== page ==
The Government of Risk: Understanding Risk Regulation Regimes

The Government of Risk: Understanding Risk Regulation Regimes

The Government of Risk: Understanding Risk Regulation Regimes

The Government of Risk: Understanding Risk Regulation Regimes

Synopsis

Why does regulation vary so dramatically from one area to another? Why are some risks regulated aggressively and others responded to only modestly? Is there any logic to the techniques we use in risk regulation? These key questions are explored in The Government of Risk. This book looks at anumber of risk regulation regimes, considers the respects in which they differ, and examines how these differences can be justified. Analyzing regulation in terms of 'regimes' allows us to see the rich, multi-dimensional nature of risk regulation. It exposes the thinness of society-wide analyses of risk controls and it offers a perspective that single case studies cannot reach. Regimes analysis breaks down the components of riskregulation systems and shows how they interact. It also shows how different parts of the same regime may be shaped by different factors and have to be explained and understood in quite different ways. The Government of Risk shows how such an approach is of high policy relevance as well as ofconsiderable theoretical importance.

Excerpt

This book is the product of a journey of exploration into risk regulation—the result of several years spent examining and comparing how risk was regulated across different policy domains. Some of the travel was literal: to talk to government officials and other players in different worlds of risk regulation, and some of it took us far afield. But much of the journeying was metaphorical or virtual, in a search to understand the various tribes, customs, and problems that make up the different worlds of risk regulation.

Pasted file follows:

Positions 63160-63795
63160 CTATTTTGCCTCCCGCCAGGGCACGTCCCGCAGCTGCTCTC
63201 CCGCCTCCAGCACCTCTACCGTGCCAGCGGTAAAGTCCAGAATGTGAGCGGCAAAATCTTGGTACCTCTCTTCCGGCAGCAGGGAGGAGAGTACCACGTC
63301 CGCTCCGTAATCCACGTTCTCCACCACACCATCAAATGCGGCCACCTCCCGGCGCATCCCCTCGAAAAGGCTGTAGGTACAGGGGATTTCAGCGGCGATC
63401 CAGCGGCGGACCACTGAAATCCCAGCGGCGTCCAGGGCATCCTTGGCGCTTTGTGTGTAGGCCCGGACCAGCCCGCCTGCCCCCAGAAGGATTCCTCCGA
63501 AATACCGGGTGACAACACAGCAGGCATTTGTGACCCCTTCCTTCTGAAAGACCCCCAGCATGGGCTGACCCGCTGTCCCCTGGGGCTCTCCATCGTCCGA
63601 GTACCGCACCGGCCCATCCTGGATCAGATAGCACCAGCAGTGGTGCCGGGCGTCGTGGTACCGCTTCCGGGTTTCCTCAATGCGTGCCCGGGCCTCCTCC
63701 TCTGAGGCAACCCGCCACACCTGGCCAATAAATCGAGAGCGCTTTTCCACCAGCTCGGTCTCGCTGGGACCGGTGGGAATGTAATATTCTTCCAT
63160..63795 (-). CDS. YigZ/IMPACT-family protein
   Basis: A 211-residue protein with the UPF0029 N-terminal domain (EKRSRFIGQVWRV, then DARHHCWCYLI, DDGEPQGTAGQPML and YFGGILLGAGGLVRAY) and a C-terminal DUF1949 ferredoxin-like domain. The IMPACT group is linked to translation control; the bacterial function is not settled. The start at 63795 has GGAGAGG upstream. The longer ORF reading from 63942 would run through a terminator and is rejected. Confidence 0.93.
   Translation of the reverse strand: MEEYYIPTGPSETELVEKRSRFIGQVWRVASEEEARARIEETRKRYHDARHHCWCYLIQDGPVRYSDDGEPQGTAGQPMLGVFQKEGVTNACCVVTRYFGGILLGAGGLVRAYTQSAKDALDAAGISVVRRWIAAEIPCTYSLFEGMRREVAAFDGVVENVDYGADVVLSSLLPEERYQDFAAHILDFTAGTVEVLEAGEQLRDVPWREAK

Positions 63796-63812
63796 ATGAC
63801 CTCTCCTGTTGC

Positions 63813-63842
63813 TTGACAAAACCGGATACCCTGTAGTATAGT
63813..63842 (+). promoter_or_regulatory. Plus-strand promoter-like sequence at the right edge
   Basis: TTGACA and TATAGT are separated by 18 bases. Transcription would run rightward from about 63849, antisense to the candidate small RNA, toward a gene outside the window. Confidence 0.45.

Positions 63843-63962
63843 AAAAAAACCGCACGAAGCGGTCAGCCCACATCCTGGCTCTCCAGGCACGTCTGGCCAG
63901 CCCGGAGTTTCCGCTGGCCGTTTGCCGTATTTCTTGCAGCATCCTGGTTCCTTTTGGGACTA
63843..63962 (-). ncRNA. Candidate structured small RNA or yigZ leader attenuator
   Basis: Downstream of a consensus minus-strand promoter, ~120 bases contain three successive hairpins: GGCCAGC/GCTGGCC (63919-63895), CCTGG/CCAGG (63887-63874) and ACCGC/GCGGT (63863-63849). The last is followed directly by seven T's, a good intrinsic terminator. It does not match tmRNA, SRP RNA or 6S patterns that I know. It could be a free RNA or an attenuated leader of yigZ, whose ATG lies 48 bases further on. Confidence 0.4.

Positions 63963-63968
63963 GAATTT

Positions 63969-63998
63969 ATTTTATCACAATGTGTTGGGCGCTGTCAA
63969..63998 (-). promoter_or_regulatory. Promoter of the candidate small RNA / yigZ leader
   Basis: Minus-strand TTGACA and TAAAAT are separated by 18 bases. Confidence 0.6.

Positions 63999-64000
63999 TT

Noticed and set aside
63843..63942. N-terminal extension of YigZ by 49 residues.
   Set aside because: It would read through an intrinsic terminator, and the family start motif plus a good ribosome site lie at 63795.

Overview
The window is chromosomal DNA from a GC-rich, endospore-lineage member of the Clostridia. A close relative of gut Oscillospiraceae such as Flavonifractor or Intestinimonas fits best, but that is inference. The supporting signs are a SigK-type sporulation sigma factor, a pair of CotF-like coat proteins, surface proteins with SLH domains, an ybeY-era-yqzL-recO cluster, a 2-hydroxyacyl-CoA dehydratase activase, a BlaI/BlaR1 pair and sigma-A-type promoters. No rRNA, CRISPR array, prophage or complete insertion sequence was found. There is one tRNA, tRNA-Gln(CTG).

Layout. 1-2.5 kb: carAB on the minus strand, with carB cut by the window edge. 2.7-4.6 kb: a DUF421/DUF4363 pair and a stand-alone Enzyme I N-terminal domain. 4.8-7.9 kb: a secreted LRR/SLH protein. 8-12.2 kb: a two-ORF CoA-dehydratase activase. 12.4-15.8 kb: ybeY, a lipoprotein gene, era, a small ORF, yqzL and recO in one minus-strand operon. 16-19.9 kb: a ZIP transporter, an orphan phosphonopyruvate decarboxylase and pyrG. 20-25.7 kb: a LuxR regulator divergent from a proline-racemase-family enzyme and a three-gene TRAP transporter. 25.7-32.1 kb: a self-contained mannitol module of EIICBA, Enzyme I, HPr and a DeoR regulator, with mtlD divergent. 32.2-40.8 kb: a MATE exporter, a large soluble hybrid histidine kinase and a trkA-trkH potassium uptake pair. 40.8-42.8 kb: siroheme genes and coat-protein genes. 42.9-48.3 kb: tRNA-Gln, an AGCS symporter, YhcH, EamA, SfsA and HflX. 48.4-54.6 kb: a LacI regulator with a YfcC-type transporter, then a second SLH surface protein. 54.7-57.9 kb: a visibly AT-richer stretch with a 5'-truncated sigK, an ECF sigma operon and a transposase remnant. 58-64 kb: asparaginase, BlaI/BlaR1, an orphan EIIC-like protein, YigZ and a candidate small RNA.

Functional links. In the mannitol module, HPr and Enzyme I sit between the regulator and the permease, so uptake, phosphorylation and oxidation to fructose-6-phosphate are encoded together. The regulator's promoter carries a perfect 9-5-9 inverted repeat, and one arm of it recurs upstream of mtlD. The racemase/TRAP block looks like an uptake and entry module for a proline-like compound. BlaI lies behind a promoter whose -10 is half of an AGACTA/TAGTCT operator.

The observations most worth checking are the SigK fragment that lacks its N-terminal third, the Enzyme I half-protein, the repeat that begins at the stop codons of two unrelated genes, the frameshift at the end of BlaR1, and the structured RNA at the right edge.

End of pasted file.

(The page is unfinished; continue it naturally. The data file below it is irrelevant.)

The three of us embarked on this odyssey from different points and with rather different intellectual baggage—with backgrounds variously in public administration, social studies of science, and public law—but our destination was the same and so was our reason for undertaking the journey. We wanted to see risk regulation at work in a number of different domains, and to come back not just with a set of travellers' tales but also with a systematic way of comparing the regimes we had seen.

In the course of our journey, we published parts of the analysis that this book embodies. An early attempt to sketch out the 'regime' approach to regulatory analysis was published in Risk Management (Hood et al. 1999a), and in the same year our first analysis of what we then called the 'minimal feasible response' approach to risk regulation was published in Health, Risk and Society (Hood et al. 1999b). The germ of the idea that became Chapter 9 of this book was published in the proceedings of the 1998 Society of Risk Analysis Paris Conference, and a more developed version was later accepted by Administration and Society. We began to collect our thoughts about the appraisal of regulatory regimes in an article on the UK's notorious Dangerous Dogs Act of 1991 published in Public Law in 2000. As our journey went on, our approach developed and changed, and this book aims to bring the whole approach together.

Travellers bound on this sort of journey need a lot of help. For financial assistance we are indebted to the Economic and Social Research Council, which helped to fund our inquiries for more than two years as part of its Risk and Human Behaviour Phase II Programme; to the LSE's research fund; and to its Centre for Analysis of Risk and Regulation. We are grateful for research assistance provided by Francesca Davoli, Matthew Grist, Clare Hall, Nigel Taylor, Ligia Teixeira, and Joachim Wehner.

For assistance with information and help in pointing us in the right direction on our journey we are grateful to several hundred players in the regu-latory world, who gave generously of their time and expertise in helping us

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